Meridian Health Encourages H1N1 Flu Awareness By Addressing Who Is At Risk
Who falls into "high-risk" groups and how to best protect them during the flu seasonSome groups of people are highly susceptible to the H1N1 flu and have in turn been more adversely affected by it than others. Because of this, these groups need to take extreme caution in protecting themselves from contracting H1N1 flu.
According to the Centers for Disease Control (CDC) these "high-risk" groups include: .. Pregnant women because they are at higher risk of complications and can potentially provide protection to infants who cannot be vaccinated; .. Household contacts and caregivers for children younger than 6 months of age because younger infants are at higher risk of influenza-related complications and cannot be vaccinated. Vaccination of those in close contact with infants younger than 6 months old might help protect infants by "cocooning" them from the virus; .. Healthcare and emergency medical services personnel because infections among healthcare workers have been reported and this can be a potential source of infection for vulnerable patients. Also, increased absenteeism in this population could reduce healthcare system capacity; .. All people from 6 months through 24 years of age o. Children from 6 months through 18 years of age because cases of 2009 H1N1 influenza have been seen in children who are in close contact with each other in school and day care settings, which increases the likelihood of disease spread, and o. Young adults 19 through 24 years of age because many cases of 2009 H1N1 influenza have been seen in these healthy young adults and they often live, work, and study in close proximity, and they are a frequently mobile population; and, .. Persons aged 25 through 64 years who have health conditions associated with higher risk of medical complications from influenza. "All of the high-risk groups are encouraged to receive the H1N1 vaccine, which does not replace the seasonal flu vaccine but is instead intended to be used along side it," says Richard J. Scott, M.D. senior vice president of clinical effectiveness and medical affairs for Meridian Health. "H1N1 vaccine is available, but in small quantities for now, so it is important to remain patient."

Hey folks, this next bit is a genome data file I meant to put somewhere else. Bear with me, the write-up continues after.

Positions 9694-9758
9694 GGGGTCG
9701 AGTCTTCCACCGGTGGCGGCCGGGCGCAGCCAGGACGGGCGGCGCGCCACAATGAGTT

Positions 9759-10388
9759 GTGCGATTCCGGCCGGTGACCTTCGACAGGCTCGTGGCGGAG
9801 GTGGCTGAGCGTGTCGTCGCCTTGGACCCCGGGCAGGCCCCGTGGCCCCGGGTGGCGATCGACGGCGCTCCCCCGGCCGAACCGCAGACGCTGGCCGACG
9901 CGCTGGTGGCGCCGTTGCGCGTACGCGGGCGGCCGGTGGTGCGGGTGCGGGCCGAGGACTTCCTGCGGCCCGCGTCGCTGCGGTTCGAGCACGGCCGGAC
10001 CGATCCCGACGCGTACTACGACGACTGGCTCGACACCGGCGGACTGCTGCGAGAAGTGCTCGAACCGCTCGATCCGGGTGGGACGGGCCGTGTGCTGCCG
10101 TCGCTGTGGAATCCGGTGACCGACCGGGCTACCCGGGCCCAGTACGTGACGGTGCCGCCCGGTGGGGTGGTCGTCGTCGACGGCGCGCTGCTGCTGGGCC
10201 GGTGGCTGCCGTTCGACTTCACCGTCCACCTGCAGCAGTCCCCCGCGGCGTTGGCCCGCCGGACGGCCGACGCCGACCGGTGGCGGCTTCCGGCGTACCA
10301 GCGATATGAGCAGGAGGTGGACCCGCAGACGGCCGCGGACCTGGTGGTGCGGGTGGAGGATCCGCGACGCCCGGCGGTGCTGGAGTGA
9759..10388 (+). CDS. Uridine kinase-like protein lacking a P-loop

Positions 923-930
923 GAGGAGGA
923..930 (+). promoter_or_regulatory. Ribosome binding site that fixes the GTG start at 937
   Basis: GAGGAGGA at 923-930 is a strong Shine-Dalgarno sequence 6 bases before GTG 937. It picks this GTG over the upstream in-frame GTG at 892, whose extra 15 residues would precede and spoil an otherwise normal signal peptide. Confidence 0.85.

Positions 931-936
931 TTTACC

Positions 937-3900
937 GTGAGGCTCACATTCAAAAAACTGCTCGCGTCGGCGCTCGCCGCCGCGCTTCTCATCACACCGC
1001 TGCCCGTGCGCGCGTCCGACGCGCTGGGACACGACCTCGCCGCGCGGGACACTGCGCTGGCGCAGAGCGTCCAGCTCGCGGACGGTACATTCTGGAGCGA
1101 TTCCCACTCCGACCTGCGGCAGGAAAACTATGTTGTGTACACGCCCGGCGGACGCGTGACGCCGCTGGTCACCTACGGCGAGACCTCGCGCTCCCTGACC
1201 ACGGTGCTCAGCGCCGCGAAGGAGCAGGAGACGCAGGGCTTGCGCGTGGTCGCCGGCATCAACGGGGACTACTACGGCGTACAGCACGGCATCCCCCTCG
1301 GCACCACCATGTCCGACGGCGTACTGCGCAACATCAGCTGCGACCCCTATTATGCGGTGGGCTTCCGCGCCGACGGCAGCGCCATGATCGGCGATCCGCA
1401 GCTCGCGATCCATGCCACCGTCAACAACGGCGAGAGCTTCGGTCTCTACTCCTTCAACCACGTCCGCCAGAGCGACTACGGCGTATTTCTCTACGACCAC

To learn more about the H1N1 vaccination and its availability, call your local or state health department, visit http://www.flu.gov/individualfamily/vaccination/index.html, or call the New Jersey Vaccine hotline at 866-321-9571.
For further information on the H1N1 virus or the seasonal flu, please visit meridianhealth.com/H1N1 or flu.gov.
Meridian Health is a family of not-for-profit health care organizations comprising Jersey Shore University Medical Center and K. Hovnanian Children's Hospital in Neptune, Ocean Medical Center in Brick, Riverview Medical Center in Red Bank, and Meridian Partner Companies that include home health services, skilled nursing and rehabilitation centers, ambulatory care, ambulance services, and occupational health centers located throughout Monmouth and Ocean counties.